The Outdoor Circle

The Outdoor Circle is a nonprofit organization in Hawaii focused on conservationism. The organization was founded in 1912 by a group of seven women including Cherilla Storrs Lowrey with the goal of beautifying Honolulu and opposing the use of billboards in Hawaii; members almost immediately began planting trees with the organization after its establishment, leading the program director to estimate in 2020 that the Circle had planted "tens of thousands of trees" across the state.

The Outdoor Circle
Logo of The Outdoor Circle
Formation1912; 110 years ago (1912)
Founded atHonolulu
TypeNonprofit organization


Establishment and early activityEdit

The Outdoor Circle was founded in 1912, initially under the auspices of the Kilohana Art League, by a group of seven women including Cherilla Lowrey.[1] The founders' goal was to beautify Honolulu[2][3] and to oppose the use of billboards in Hawaii. Almost immediately after the Circle was founded, members began planting trees in the state, leading program director Myles Ritchie to estimate in 2020 that the Circle had planted "tens of thousands of trees".[4] The Circle also established public fountains, parks, playgrounds, and gardens,[5] and emphasized the conservation of native trees and shrubs.[6][7] Many of the Circle's earliest members were wives of wealthy white sugar and lumber executives, like Lowrey, whose husband was president of the Oahu Sugar Company.[6]

Lorrin A. Thurston, owner and publisher of the Pacific Commercial Advertiser, was a supporter of the Circle and allowed them to publish an anti-billboard edition of the newspaper in 1913. In 1926, the Circle purchased the only remaining local billboard company for $4,000 (equivalent to $61,226 in 2021), and shut the business down. In 1927, a ban on billboards was enacted in Hawaii.[2]

Late 20th centuryEdit

In 1975, The Outdoor Circle played a key role in the passage of the Exceptional Tree Act, which established legal protections for trees of exceptional age, rarity, and historical or cultural significance in Hawaii. In 1978, lobbying by the Circle led to Diamond Head becoming a state monument, preventing its development.[2]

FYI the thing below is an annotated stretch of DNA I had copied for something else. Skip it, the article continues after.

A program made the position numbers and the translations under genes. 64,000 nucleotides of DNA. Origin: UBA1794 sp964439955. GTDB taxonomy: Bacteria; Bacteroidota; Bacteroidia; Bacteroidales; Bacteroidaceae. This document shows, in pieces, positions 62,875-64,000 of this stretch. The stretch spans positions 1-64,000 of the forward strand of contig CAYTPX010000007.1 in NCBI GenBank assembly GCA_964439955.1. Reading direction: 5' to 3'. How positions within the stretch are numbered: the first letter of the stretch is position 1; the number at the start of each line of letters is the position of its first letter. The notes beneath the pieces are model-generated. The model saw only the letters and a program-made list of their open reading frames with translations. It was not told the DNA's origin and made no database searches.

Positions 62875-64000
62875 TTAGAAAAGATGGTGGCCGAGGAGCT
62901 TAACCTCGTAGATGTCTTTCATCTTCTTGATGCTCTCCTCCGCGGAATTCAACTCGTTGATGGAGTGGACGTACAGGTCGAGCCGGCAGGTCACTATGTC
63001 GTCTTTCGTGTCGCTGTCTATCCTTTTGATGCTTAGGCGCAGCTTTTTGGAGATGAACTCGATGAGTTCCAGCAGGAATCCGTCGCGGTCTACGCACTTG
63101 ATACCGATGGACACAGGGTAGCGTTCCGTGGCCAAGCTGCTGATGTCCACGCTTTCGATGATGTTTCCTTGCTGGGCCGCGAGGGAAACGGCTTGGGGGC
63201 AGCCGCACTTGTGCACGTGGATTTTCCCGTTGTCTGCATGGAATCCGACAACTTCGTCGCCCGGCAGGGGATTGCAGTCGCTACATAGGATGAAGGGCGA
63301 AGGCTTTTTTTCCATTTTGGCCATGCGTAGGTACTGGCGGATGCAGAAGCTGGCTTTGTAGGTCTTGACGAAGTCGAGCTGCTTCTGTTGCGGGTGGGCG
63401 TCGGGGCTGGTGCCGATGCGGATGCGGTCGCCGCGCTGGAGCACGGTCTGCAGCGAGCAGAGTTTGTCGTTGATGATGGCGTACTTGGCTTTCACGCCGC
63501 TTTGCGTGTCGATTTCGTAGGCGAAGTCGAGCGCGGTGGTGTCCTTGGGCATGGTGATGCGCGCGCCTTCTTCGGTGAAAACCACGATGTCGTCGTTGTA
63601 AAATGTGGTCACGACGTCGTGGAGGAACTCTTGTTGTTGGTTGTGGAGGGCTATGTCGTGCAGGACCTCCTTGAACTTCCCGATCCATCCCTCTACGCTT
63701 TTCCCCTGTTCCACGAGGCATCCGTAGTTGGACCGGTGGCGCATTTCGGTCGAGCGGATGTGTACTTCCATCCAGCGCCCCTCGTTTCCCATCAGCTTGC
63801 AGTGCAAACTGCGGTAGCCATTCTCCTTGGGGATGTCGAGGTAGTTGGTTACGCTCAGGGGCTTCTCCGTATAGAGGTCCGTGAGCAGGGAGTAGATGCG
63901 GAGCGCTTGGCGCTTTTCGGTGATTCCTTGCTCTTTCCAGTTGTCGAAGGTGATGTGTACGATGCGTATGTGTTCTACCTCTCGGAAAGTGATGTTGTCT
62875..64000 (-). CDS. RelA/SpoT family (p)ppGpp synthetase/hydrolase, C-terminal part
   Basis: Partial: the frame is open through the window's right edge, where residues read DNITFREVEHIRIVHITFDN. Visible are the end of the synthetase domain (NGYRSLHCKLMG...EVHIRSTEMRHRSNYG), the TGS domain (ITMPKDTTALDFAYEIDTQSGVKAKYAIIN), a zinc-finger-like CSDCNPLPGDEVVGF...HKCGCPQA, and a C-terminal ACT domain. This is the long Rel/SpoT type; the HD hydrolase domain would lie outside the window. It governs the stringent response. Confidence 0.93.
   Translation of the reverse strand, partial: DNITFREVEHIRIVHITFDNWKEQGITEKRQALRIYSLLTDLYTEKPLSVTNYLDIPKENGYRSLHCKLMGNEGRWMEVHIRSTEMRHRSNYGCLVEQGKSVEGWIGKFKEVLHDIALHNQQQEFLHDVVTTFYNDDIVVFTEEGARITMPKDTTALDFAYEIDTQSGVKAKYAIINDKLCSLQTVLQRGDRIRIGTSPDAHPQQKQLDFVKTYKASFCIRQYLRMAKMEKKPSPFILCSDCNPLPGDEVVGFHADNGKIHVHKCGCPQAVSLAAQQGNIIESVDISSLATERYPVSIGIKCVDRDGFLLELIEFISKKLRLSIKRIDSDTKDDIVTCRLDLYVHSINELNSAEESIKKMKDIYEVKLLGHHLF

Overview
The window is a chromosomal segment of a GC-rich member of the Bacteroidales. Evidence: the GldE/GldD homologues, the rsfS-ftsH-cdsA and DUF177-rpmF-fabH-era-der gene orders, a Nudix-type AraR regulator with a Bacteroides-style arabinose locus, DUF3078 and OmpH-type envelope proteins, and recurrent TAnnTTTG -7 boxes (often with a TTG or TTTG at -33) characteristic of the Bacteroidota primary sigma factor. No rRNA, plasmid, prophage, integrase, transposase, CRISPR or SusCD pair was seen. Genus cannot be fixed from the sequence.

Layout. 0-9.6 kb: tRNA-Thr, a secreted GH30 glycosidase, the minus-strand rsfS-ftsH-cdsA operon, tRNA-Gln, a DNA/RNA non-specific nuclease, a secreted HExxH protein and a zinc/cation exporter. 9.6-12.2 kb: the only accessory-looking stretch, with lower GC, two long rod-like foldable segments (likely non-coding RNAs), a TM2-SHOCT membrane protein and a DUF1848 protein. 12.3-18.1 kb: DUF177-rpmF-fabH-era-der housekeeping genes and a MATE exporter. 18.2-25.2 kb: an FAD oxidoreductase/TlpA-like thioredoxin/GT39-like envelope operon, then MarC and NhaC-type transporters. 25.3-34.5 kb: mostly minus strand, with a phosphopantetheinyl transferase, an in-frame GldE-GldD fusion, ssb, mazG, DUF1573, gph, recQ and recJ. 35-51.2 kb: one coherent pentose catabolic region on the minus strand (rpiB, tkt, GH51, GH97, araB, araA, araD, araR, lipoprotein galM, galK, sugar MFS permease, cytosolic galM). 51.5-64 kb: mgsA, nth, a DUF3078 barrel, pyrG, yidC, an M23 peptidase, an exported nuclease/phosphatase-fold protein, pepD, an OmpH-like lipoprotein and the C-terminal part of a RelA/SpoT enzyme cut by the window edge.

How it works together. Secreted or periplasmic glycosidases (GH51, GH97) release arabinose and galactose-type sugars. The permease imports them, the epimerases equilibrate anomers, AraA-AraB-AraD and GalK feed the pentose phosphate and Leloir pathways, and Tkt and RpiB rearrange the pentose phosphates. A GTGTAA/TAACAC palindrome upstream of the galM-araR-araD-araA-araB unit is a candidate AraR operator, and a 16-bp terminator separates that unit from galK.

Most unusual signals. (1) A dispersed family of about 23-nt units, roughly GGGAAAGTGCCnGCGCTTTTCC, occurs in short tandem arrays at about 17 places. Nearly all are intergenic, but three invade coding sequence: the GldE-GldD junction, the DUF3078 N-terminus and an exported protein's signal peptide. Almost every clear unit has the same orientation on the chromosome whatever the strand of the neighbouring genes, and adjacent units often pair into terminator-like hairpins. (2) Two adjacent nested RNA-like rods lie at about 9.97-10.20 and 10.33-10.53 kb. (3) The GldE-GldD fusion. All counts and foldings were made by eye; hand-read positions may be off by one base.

21st centuryEdit

Segments of the Honolulu Rail Transit track under construction

In 2009, the Circle expressed concern that a visit to Hawaii made by the Wienermobile was a violation of a law against mobile advertising in Hawaii, with director of environmental programs Bob Loy describing the vehicle as "a perfect example of a billboard truck",[2] although no charges were levied against the Wienermobile.[8]

In 2011, the Circle became one of the plaintiffs in a federal lawsuit aiming to halt an elevated rail system project for the Honolulu Rail Transit from going forward,[9] motivated by a belief that the rail would negatively affect approximately 900 trees and have an additional negative effect on the scenic views in Honolulu; former organization president Susan Spangler stated that "It’ll be so ugly".[2] However, a federal judge greenlit the project in December 2012 along most of its length.[10]

In 2013, the Circle opposed a proposal to put advertisements on Honolulu city buses, arguing that the ads would be a public forum and that they would damage the "natural beauty" of Honolulu. After the organization created a mockup of a Joe Camel cigarette advertisement on a Honolulu bus, intending to point out that advertisements which are used now may be considered unacceptable in the future, then-Mayor of Honolulu Kirk Caldwell accused the Circle of "trying to create fear and misinformation" while Transportation Services Director Michael Formby described the mockup as "offensive [...] because [the Circle] knew we would never do that and yet they put out that press release."[11]


  1. ^ Riley, Glenda (1999-01-01). Women and Nature: Saving the "Wild" West. U of Nebraska Press. p. 108. ISBN 978-0-8032-8975-8.
  2. ^ a b c d e Hill, Tiffany (2012-11-08). "The Outdoor Circle Celebrates 100 Years Beautifying Honolulu". Honolulu Magazine. Retrieved 2022-01-05.{{cite web}}: CS1 maint: url-status (link)
  3. ^ "Women Preserve, Enhance Hawaii's Natural Beauty". Hawaii Tribune-Herald. 1982-03-28. p. 76. Retrieved 2022-01-02 – via
  4. ^ Allen, Kevin (2020-06-05). "The Outdoor Circle Has Been Protecting Hawaiʻi's Natural Beauty Since 1912". Hawaii Magazine. Retrieved 2022-01-05.{{cite web}}: CS1 maint: url-status (link)
  5. ^ Wianecki, Shannon. "The Green Warriors". Hana Hou!. Retrieved 2022-01-02.{{cite web}}: CS1 maint: url-status (link)
  6. ^ a b Margit Misangyi Watts, High Tea at Halekulani: Feminist Theory and American Clubwomen (PhD dissertation, University of Hawai'i, 1989): 91-96, quote on page 95. Published as a book by Carlson Publications in 1993.
  7. ^ Lowrey, Cherilla L. (December 1916). "A Plea for a More Tropical Honolulu". Paradise of the Pacific. 29: 30–33.
  8. ^ Watanabe, June (14 September 2010). "Campaign ads OK on vehicles but not on public property". Honolulu Star-Advertiser. Retrieved 22 January 2022.
  9. ^ "Rail Opponents: Environmental Groups Oppose Heavy Rail". Honolulu Civil Beat. 29 August 2011. Retrieved 22 January 2022.
  10. ^ Abramson, Mark (27 December 2012). "Federal judge gives Honolulu green light to proceed with rail mass-transit project". Pacific Business News. Retrieved 22 January 2022.
  11. ^ Sakahara, Tim (December 4, 2013). "Proposal would put ads on City busses". Hawaii News Now. Retrieved 2022-01-05.{{cite web}}: CS1 maint: url-status (link)